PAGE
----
New SHRIMP U-Pb zircon ages of Yanbian Group: Evidence for neoproterozoic retro-arc rifting in the western margin of Yangtze continent
|Location||International Geological Congress,oslo 2008|
|Author||Zhang, Chuanheng۱; Gao, Linzhi۲; Shi, Xiaoying۱; Wu, Zhenjie۱; Sun, Yujian۱|
|Holding Date||08 October 2008|
The Yanbian Group is important for understanding the tectonic evolution and for defining the position of Yangtze continent within Rodinia supercontinent, but its geological age and tectonic settings are still highly debated. The Yanbian Group, outcropping in the Yumen region north of Panzhihua city, West Sichuan, angularly overlain by the Nantuo Formation, is a succession of epimetamorphic intermediate and basic volcanic rocks, terrigenous clastic rocks and a few of beds of chert and carbonate. The volcanic rocks, mainly exposed in the southern part of Yumen region, belong to Huangtian Formation, which was traditionally considered as the oldest in the Yanbian Group. Their tectono-geochemical characteristics support a tectonic interpretation of retro-arc rifting. The trachyandesite from the middle of Huangtian Formation yields a weighed-mean U-Pb age of 825±12Ma, suggesting the retro-arc rifting developed in early Neoproterozoic. The terrigenous clastic rocks are divided into three formations: Yumen, in ascending order, Xiaoping and Zhagu formations. A few layers of andesitic tuff are present in lower Zhagu Formation, and the lowest layer yields a weighed-mean U-Pb age of 866±8Ma.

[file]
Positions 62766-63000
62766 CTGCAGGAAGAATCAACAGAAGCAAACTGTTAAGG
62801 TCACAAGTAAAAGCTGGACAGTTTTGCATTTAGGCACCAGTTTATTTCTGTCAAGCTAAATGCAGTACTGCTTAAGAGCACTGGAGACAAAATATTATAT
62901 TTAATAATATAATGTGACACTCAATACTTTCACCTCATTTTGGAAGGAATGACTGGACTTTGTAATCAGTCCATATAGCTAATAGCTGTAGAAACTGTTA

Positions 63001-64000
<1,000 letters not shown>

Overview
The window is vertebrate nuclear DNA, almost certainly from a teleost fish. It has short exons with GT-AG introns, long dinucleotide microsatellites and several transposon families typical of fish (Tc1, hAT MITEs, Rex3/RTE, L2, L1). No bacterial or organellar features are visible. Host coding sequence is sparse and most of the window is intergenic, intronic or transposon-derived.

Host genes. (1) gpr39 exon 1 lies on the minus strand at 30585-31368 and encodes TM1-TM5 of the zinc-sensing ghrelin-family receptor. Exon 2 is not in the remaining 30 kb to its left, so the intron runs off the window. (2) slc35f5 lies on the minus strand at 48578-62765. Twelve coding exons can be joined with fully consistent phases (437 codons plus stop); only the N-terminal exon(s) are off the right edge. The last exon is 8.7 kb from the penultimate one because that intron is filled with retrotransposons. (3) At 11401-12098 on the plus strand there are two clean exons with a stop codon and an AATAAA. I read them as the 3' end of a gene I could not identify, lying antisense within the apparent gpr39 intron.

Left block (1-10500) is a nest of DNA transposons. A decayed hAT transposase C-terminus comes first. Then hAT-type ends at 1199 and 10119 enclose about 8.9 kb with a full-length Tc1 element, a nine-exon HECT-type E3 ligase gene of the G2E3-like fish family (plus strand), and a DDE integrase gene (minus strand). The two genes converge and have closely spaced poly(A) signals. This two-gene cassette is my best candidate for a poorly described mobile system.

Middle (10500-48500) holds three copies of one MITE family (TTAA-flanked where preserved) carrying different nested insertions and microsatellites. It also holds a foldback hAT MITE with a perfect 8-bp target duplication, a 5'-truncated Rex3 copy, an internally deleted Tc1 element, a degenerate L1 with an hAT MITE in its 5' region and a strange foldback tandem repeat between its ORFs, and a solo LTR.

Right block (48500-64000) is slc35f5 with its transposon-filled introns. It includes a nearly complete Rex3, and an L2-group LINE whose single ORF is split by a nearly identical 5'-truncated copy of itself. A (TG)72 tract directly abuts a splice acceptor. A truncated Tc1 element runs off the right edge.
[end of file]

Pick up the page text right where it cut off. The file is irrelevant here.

This SHRIMP age shows that volcanic activity older than 850Ma occurs in the western margin of Yangtze continent. The triangular plots of the clastic composition of the 27 sandstone samples from Xiaoping Formation indicate that these terrigenous sediments derived from a volcanic arc, suggesting that Yanbian Group developed in an active continental margin. The above data lead to the conclusion that a convergence plate margin developed along the western margin of Yangtze continent during Rodinia dispersal, which took place from ca. 850Ma at earliest.